Do You Feed Your Kids “Kid Food”?

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happy young family have healthy breakfast at kitchen with red details on bright morning light

Do you feed your kiddos “kid food”?  I know I definitely do sometimes – when I’m too exhausted to do anything else but order in! But I do have to say, I do encourage my kids to try anything and everything, and when we do go out, I encourage them to try new things – even if it isn’t on the kids menu.  According to the National Institutes of Health, on any given day one-third of children and 41 percent of teens eat from a fast-food restaurant. They also report that the restaurant meals often served to kids contain too many calories. The typical “kid food” being offered tends to usually include chicken nuggets, fries, macaroni and cheese, burgers, and pizza. The problem is that these meals often provide empty calories and don’t provide enough nutrition. They also keep the kids wanting the same types of foods at home, with parents often providing them. One expert, Doctor Yum, says it’s time to ditch the “kid food” and start giving kids better options.

“Most food is kid-friendly. Kids just need to learn how to eat it,” says Dr. Nimali Fernando, a Fredericksburg, Virginia-based pediatrician who founded The Doctor Yum Project. “Kids who are taught healthy eating habits, which include eating a variety of healthy foods, will be far better off now and in the long run. They will be learning healthy habits that will last a lifetime.”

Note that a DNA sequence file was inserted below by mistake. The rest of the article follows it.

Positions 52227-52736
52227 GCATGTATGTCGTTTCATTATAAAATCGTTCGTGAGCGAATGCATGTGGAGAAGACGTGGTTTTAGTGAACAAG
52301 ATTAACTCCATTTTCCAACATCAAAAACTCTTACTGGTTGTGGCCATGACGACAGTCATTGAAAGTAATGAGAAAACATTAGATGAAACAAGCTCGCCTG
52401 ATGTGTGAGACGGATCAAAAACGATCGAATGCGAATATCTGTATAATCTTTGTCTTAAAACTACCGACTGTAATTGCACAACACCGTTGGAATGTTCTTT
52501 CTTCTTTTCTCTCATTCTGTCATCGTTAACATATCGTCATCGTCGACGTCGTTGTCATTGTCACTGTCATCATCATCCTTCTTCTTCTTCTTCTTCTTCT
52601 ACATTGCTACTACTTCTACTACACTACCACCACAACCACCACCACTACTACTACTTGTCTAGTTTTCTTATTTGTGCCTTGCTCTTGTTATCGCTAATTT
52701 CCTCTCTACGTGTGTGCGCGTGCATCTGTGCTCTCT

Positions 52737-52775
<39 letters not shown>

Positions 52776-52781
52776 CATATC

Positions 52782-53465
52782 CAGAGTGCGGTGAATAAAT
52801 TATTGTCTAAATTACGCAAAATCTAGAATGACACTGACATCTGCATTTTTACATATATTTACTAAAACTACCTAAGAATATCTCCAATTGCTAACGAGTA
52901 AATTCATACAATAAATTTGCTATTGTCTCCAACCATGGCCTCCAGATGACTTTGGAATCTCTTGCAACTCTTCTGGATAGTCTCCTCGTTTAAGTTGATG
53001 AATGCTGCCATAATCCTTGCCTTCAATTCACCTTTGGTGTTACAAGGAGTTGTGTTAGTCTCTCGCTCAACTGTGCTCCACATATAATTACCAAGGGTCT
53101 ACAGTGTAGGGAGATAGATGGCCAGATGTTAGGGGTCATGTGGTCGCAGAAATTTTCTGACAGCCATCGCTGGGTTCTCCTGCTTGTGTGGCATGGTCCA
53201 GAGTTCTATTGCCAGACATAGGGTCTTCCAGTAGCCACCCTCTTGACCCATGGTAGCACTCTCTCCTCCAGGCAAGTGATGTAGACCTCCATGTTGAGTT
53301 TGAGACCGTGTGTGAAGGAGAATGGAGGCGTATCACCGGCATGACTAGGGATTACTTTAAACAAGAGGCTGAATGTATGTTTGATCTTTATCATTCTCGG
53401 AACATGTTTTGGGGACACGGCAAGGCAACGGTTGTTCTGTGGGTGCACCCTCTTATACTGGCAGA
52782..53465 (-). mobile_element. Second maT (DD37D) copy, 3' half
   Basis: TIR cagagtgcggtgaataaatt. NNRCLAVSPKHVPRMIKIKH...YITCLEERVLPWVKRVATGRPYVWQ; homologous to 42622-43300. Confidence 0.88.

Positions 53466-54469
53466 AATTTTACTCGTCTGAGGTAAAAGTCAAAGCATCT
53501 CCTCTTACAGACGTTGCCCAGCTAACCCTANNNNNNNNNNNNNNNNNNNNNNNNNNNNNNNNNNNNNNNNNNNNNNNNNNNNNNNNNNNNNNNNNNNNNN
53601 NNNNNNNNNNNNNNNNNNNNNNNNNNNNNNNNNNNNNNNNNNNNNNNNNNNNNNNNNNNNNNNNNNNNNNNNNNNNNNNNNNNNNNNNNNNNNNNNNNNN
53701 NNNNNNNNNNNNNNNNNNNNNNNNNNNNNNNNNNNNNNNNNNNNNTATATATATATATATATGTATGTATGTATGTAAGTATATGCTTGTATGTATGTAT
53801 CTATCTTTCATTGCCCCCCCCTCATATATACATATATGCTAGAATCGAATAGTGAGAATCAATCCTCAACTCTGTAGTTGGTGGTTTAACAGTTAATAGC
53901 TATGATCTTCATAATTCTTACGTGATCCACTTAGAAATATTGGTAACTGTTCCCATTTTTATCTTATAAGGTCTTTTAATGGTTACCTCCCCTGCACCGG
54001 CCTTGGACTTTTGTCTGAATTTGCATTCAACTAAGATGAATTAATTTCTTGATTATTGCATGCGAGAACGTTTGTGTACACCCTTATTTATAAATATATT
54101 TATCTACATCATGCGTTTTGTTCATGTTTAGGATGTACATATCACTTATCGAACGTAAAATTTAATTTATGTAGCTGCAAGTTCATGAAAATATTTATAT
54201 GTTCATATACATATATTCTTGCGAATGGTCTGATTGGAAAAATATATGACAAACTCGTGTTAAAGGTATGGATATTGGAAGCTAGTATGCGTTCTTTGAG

Here are 6 reasons to ditch the pizza and pouches and get your kids back to real food:

  • Kids can learn to eat real food. Most of us parents overestimate the amount of food children need. Therefore when a toddler takes two bites of their entree, parents may feel defeated instead of realizing they may have eaten enough. Parents then may be more likely to reach for those kid-friendly, addictive snacks (like crackers and gummy snacks) to fill their child’s belly.  It should be no surprise that grazing-style eating, where hunger does not fully develop, leads to a poor appetite at mealtime. Parents should continue to provide opportunities to practice eating healthy foods, and have realistic expectations for what their child should eat. With enough practice kids will get used to a healthy array of fruits, vegetables and whole grains. Check with your pediatrician to see if your child is meeting expectations for growth to ensure his food intake is on track.